The Economist, that estimable UK magazine, wants me to do it “the honor of trying our publication risk-free.” So they’ve sent me a colorful brochure with a photograph of what appears to be an Afghan boy, about four or five, carrying a young girl, perhaps his sister, about two years of age, on his back. Superimposed on the photograph, to the right of the The Economist’s white on red logo, is the headline: A heart-rending but necessary war.
Who these children are we can only guess. Orphans, their parents killed in the barrage of Kandahar by U.S warplanes? Or are their parents still alive, eking out a bare existence in a refugee camp, fighting their own necessary war, not against abstractions like terrorism or the Taliban’s brutality or its refusal to kowtow to the President’s demands, but against cold and hunger?
If you can have it both ways, the editors of The Economist are determined they will. We’re hard-headed, prepared to back the tough choices, they seem to say, but that doesn’t mean we don’t have a heart.
Those who will give The Economist’s editors the honor of trying their publication risk-free (the risks, not financial, but related to one’s conscience), sit in warm houses in places like Denver and Dallas, London and Toronto, smartly dressed in fashionable, comfortable clothes, poring over their newspapers while they wash their toast down with hot coffee, the kids already safely off to school, nodding in agreement. “Yes, it is a necessary war. Too bad about the kids, though. But war’s like that.”
Meanwhile, Bibi Gul, sitting on her sole possession, a tattered blanket, laid out on the hard, rocky soil of a Pakistani refugee camp, wonders just how necessary the war is. And she wonders if the editors at The Economist really know how heart-rending it is, not in that vicarious way, the way movies can be, but in a visceral, personal way, the way it would be if fuel air bombs, with their relentless boom, boom, boom had burst over London, and had driven The Economist’s editors from their homes, into a refugee camp where there was too little to eat and too little to keep the cold away. Where no photographer could snap a picture of their own children, to be put on the cover of a magazine, or a brochure to show how dispassionate but at the same time human you are, because their own children had already died? Bibi Gul’s son died one morning, from cold and hunger, a victim of the “necessary” war. The Economist won’t show you a photograph of Bibi Gul’s son, emaciated, crouched in a ball, trying to get warm, the way he was when he froze to death that night. That would be, well, a little too heart-rending. Heart-rending has its limits.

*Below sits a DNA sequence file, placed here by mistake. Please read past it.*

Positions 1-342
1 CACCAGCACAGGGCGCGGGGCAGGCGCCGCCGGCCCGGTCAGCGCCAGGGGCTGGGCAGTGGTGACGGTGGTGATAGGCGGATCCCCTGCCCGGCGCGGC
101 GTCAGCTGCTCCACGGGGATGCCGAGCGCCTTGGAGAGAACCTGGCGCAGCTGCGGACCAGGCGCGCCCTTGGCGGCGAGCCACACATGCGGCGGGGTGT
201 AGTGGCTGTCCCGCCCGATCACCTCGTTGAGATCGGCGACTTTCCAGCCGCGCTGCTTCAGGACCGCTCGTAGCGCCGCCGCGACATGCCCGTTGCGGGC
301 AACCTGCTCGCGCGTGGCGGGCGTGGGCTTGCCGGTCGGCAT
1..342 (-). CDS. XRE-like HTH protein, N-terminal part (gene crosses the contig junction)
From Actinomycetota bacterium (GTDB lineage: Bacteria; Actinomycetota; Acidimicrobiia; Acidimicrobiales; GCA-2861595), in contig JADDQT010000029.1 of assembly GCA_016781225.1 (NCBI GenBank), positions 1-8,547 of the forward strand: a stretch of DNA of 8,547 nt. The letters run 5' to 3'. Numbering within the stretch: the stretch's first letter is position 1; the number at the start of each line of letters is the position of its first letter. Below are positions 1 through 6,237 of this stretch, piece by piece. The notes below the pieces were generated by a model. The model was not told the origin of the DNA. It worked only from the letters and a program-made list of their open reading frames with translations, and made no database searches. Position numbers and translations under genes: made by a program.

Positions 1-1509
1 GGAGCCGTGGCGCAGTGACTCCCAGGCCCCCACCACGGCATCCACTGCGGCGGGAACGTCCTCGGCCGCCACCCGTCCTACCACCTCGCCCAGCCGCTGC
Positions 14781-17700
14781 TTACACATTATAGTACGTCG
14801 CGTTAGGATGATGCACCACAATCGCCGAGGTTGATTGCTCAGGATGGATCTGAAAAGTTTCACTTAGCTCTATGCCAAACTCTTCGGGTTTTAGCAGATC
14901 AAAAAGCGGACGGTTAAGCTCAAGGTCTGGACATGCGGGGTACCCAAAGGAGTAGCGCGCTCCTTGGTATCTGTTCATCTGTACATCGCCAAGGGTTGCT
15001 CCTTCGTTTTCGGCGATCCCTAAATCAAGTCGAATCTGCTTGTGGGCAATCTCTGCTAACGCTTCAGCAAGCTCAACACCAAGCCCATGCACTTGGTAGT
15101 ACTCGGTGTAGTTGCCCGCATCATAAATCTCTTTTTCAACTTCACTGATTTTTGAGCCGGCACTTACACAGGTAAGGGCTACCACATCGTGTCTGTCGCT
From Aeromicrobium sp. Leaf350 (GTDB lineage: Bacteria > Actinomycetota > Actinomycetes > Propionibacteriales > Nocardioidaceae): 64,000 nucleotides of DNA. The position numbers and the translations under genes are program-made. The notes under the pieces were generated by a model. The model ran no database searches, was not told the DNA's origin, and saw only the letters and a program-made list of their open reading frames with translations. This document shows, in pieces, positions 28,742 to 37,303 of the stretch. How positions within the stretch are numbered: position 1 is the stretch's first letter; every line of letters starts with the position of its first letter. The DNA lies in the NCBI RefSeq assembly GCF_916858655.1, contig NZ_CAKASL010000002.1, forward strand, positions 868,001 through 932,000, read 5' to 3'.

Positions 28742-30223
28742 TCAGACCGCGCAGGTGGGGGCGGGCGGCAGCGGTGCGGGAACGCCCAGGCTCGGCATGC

Plenty of well-fed, comfortable people, who’ve never known war but as something that happens somewhere else, something to make the pulse quicken and to stir patriotic feelings and to be glorified by Hollywood and to bear a president’s approval ratings into the stratosphere, squirm uncomfortably when they run headlong into reality. So war is pain and grief and blood and hunger and cold and panic. It’s little kids pissing their pants in terror, before a sniper’s bullet rips through their skull, splattering brains across their mothers’ faces. It’s young men being beaten to death by thugs, who we call soldiers. It’s Afghan kids orphaned by pilots who fly B-52’s, and have kids of their own, who go to Sunday School, and speak in admiring tones of their daddy the war hero who’s off in Afghanistan killing other people’s kids.